The Art and Etiquette of Sharing Food Tuesday, Aug 10 2010 

If I had it my way, I would have a bite of everything off of a menu.  Usually when I order this wish, the waiter stares at me like I have five heads.  Rather than being a food critic, where I know that I would be much too full to even think about writing after a meal, I am a food sharer.

Sharing food can get messy!

As much as I love sharing plates and opening taste buds to a variety of foods, I understand that there are certain rules of etiquette that must be applied to the art of sharing.

Rule #1.            Must be with close friends or a close family.  (Dad reaching a fork onto your plate without asking does not count).  When it comes to close friends and family, you should be able to determine what each person is going to order before they have decided.  Therefore, you should know with whom it is wise to share food.  Do not yell across the table, but if you happen to be ordering the exact same thing as someone, suggest to share that dish and order something else of shared and complimented interest.  This should be effortless.

You:  Oh, I was also thinking of ordering the fettuccini alfredo.

Choice share-mate:  Okay, you order that and I will give you half of… how does chicken parmesan sound?

Hannah Theuerkauf and I feed each other delicious bites of our meals.

Rule #2.            Must be the right type of food.  Certain restaurants are more share-friendly than others.

Key share-delicacies:

-Fondue

-Sushi

-Sandwich

-Pizza

-Dessert

-Chinese Food at any scale  (most ethnic foods seem to be good share foods actually)

If the occasion calls for food to be shared, than by all means stretch your palette.  Places that serve foods like fondue and pizza are great to share because they are large sizes that suit the majority of diets.  Simply agree on toppings and mixes that multiple people will like and since company is more important than food, please be flexible and do not go crazy.

Cheese fondue is perfect for sharing and has multiple forks to do so.

Sushi happens to be the best way to share food.  Because each roll of sushi is so creatively different from another, it is interesting to select a variety of rolls to share.

Chinese food is an obvious share food because eating an entire carton of chicken and broccoli would not only be boring, but it would be unsatisfying.  (momentary and 2 hour later disappointment). Perhaps because so much of Chinese food is cooked in similar sauce, it is smart to order different meats and vegetables to create a delicious square meal.

Rarely is dessert ordered when going out to eat.  However it is nice to order something special for a birthday or some sort of celebration.  The restaurant pushes sharing since they provide the table with more than one spoon.  Do it.

Rule #3.            Must be the right atmosphere.  Please only share food in appropriate environments.  Stray away from mixing plates around at upscale restaurants and learn to distribute food correctly.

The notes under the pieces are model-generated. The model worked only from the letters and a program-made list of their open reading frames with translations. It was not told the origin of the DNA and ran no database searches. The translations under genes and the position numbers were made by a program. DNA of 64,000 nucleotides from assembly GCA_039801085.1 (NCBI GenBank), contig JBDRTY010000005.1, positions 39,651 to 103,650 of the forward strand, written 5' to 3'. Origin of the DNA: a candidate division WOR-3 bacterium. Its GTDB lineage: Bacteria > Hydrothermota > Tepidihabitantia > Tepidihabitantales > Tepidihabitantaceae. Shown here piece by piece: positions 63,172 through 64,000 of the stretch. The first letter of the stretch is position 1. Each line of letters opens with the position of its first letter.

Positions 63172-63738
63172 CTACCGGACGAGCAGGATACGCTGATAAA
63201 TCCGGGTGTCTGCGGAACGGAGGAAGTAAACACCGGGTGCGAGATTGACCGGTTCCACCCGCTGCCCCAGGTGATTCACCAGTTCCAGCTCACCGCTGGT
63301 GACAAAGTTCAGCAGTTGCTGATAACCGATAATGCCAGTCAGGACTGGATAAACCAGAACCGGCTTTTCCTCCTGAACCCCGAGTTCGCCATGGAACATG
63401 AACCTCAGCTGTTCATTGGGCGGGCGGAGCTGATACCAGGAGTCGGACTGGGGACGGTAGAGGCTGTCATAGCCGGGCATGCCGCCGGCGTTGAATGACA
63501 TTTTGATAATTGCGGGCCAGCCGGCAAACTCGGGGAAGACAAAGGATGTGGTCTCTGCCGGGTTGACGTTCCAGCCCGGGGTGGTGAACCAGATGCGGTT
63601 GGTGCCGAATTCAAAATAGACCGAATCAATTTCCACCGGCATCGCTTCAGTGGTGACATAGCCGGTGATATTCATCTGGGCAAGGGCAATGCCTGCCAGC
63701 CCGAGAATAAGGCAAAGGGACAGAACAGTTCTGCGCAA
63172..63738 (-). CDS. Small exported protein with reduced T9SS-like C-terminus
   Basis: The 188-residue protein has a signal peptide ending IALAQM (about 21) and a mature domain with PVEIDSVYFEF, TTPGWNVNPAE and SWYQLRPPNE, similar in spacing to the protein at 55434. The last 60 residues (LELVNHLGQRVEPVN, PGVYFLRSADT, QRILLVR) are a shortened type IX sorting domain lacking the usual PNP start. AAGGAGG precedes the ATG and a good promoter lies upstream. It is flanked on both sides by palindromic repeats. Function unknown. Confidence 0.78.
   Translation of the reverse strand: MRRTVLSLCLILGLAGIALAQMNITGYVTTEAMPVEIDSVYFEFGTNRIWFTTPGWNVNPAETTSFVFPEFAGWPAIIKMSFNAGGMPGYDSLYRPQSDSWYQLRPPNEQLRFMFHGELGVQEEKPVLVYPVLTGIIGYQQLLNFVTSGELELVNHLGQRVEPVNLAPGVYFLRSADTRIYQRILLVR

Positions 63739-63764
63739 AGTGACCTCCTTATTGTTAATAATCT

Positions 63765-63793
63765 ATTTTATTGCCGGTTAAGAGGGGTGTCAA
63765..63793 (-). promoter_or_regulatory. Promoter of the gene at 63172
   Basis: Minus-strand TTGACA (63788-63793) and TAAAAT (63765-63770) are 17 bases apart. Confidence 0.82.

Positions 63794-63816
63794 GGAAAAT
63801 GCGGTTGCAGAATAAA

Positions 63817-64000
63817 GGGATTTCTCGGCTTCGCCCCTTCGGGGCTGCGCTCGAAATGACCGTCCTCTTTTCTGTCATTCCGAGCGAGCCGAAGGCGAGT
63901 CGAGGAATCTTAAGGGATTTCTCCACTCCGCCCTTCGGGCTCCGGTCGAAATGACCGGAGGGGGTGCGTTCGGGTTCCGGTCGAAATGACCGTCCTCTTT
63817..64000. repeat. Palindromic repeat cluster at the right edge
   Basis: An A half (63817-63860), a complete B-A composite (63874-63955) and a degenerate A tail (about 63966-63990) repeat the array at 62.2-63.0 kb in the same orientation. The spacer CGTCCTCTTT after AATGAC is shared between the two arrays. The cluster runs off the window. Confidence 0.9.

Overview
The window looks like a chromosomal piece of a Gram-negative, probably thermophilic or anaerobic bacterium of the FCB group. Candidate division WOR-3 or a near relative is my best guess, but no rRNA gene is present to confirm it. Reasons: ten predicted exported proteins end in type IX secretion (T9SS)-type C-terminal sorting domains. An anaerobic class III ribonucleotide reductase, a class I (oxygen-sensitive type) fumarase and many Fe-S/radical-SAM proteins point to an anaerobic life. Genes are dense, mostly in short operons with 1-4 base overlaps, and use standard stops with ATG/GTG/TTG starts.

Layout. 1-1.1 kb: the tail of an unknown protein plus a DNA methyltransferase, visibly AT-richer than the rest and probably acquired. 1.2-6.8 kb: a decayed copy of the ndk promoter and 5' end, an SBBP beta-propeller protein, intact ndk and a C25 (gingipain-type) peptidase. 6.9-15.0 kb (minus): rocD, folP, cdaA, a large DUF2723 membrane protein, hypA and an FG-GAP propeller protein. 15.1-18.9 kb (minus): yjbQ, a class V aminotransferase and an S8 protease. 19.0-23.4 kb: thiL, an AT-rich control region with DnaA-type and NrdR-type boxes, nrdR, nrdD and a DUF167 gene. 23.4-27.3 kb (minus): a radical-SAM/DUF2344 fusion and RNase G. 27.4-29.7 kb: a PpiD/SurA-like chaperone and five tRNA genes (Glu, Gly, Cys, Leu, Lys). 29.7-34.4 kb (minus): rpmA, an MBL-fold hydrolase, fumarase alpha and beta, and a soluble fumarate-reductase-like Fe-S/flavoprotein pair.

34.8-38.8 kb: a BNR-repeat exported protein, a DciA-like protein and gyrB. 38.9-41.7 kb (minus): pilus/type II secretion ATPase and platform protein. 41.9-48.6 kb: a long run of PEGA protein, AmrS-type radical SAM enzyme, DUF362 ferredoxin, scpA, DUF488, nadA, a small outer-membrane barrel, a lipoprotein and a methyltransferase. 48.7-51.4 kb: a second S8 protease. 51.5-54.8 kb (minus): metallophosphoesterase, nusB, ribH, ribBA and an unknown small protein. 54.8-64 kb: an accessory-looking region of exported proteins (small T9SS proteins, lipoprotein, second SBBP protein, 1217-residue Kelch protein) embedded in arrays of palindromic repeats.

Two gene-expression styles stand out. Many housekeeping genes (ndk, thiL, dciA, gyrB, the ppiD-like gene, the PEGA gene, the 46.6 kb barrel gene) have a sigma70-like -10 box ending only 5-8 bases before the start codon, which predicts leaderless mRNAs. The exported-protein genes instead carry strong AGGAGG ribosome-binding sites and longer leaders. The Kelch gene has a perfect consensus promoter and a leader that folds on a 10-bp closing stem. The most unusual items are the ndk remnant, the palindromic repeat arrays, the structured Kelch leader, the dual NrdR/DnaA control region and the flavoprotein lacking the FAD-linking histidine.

While lunch cafés are a very safe place to trade food like sandwich halves, a dim lit restaurant parlor is not the place to bargain a menu.  (On the practical side, high-end restaurants usually only give a pretty little portion of food, so sharing would be impossible anyway).

When sharing food, nicely ask the waiter for an extra plate before evenly separating the meal.  Then place the other half on the new plate and pass.  Allow compensation for any extra sauces and always be fair.  The extra plate is a must and smoothens the sharing equation.

Last but not least:  Enjoy the delights of food together and having fun in common.  Eat within reason and savor what you have.

Not only does sharing food create a bond, but does it help not overeat while out.  It is enjoyable to try a few things on the menu and fight over what you liked best.

Bite for bite? I can't resist.

Personally, I do not want as much food as long as I am able to try a bite or two of a few interesting dishes.  Perhaps versatile eating is a carefree and adventurous diet of its’ own.  This would explain the phenomenon of tapas bars, which offer several unique appetizers in place of one meal.  Since this is more of an urban cuisine, I must be loyal to the art of sharing.  Bon appetite!

Who said a toga was cozy? Tuesday, May 25 2010 

Remember when you used to wet your toothbrush to trick your parents into thinking that you responsibly brushed your teeth before bedtime?  Do not deny it, we are all guilty of having told a lie or coming home past curfew at least once or 20 times with our folks.  In college, these matters do not concern us.  If I want to eat a bag of skittles for dinner and then go to the library until 2am, I can.  The independence of decisions without pardon is a college benefit that unfortunately strays away from consistent healthy behavior.

Interestingly enough, the finishing moments of the college year is called, ‘hell-week,’ where sleep and routine meals are foreign.  The focus is on studying hard, tying loose ends, and saying good-bye to the best of friends before breaking into summer.  Whether plans after hell-week entail returning home, or remaining at school for a sensible summer term, we still have the opportunity to breath.

After completing my sophomore year at Indiana University, I kissed the cornfields good-bye and hopped on a plane to New York.  It was almost as if I handed in my strenuous statistics final, blinked, and landed in my father’s bear arms.  His name is Yogi, by the way.  My family and I then went out to dinner to the most delicious Italian restaurant in Brooklyn.

# 1 reason why it is good to be home- going out to dinner is such a treat.  Not to mention the fact that I have still not adapted to the taste of Indiana’s token-choice ranch dressing, let alone their infatuation with Mexican cuisine.  After being deprived of classic NY Italian food, it was bliss to dive into a bowl of spaghetti and meatballs.